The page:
Most people will probably laugh about this. But this is truly something that I did to help teach myself better driving habbits for maintaining a higher fuel economy. Get A plastic 2 liter of soda. Simply place it standing up in your passenger floor board. If you drive without knocking it over, then you are conserving fuel. This goes for starting and stopping. Trust me, the aggrivation of standing it up over and over again will teach you to drive right. And not to mention your soda wont spray you in the face when you open it. Silly I know. But it does work!
alvaro84 is correct. It depends on your vehicle. Take my 4wd pickup truck. If I drive it like there's an egg under the go pedal, it gets awful mileage. In that vehicle, its much better to just give it 1/4-1/2 throttle and just get in a higher gear faster, than to spend a considerable amount of time in the lower gears by pressing the pedal lightly.
Braking hard can save fuel too. Depends on the situation.
Red lights (or temporary slow traffic) appears ahead: braking hard to reduce the speed to maximize the minimum speed you will have until you reach the lights they have turned green and some of the momentum is saved. If you reduce speed slowly (approaching with higher average speed) you might have to stop and then accelerate from standstill because you will reach the lights before they change (or before the traffic ahead picks up speed).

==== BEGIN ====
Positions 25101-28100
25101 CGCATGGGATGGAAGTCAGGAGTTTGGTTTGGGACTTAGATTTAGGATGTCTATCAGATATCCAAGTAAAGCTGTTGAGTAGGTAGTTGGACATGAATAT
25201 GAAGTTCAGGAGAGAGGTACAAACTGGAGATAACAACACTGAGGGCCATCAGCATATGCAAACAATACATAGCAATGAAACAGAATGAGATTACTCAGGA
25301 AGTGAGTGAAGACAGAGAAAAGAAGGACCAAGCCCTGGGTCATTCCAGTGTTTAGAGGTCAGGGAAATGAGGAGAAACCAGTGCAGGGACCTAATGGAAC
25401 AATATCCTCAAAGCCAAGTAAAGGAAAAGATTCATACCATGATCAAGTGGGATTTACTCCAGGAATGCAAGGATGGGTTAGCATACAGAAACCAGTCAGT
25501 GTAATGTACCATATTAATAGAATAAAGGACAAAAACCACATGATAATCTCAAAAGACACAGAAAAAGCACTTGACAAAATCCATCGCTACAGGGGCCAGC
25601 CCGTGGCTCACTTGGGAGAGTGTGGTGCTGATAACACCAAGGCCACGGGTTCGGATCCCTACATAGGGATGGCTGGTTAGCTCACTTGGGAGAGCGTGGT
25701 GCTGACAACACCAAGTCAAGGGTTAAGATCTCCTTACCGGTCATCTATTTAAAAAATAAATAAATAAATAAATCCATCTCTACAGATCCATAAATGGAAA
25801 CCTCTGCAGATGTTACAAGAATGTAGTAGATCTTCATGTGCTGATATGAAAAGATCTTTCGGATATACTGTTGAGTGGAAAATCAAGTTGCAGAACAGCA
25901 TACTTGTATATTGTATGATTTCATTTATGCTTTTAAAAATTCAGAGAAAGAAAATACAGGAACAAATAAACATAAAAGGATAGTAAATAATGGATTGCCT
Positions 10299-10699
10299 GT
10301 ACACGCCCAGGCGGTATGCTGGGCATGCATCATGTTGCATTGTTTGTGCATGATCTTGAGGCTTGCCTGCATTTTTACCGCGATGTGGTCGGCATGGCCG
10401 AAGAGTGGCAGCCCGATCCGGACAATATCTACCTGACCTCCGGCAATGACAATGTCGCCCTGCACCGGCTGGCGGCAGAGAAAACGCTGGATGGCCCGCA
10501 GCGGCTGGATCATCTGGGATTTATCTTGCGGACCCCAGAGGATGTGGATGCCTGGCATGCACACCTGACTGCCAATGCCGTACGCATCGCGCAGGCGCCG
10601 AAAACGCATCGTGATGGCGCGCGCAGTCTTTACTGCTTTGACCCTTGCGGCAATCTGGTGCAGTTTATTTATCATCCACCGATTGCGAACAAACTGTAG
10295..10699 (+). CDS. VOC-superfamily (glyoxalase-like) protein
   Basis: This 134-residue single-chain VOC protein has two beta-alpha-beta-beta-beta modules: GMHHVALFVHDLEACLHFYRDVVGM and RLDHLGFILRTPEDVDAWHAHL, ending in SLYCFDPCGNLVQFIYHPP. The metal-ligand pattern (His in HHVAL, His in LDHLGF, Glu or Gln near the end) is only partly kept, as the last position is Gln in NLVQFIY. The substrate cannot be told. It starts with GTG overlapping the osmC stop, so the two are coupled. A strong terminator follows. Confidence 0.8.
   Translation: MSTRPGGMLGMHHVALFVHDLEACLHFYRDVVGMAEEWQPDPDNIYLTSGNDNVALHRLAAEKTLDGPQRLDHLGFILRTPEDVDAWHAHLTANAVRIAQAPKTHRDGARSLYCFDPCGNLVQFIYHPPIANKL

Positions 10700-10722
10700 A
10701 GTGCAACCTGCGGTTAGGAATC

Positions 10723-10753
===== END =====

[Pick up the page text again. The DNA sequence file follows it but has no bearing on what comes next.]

In many cases fast but accurate reactions are better than slow ones.
I used to drive aggressive in my Accord, and I switched to avoiding the brakes, and smooth slow driving and got ~10 mpg better. Smooth isn't a bad thing. More rapid acceleration can help automatic more because of the lockup torque converter deal. I learned the smooth part first, then moved on to more brisk, low rpm acceleration that you can force with a manual.
Oh, and learning to anticipate conditions up ahead is certainly something that can be learned from the bottle trick...
And this is the most important in city traffic.
Other than that, my first vehicle is Teresa - a 650cc motorcycle (50hp/62Nm for 187kg). Being very light for her strength, slow and smooth acceleration, especially in lower gears mean ridiculously low load to that engine. Firm handling of the throttle (and early shifts) puts me at a waaay more favorable place of the BSFC chart.
If I handle the YARDIS the same (1-liter 67hp/90Nm engine for 840kg), the result is pretty smooth But the gears are disturbingly short and close to each other, so I often skip a few of them... 1-3-5, or even 2-5 (not from a dead stop) are typical patterns to me. I just want to get into 5th as soon as possible.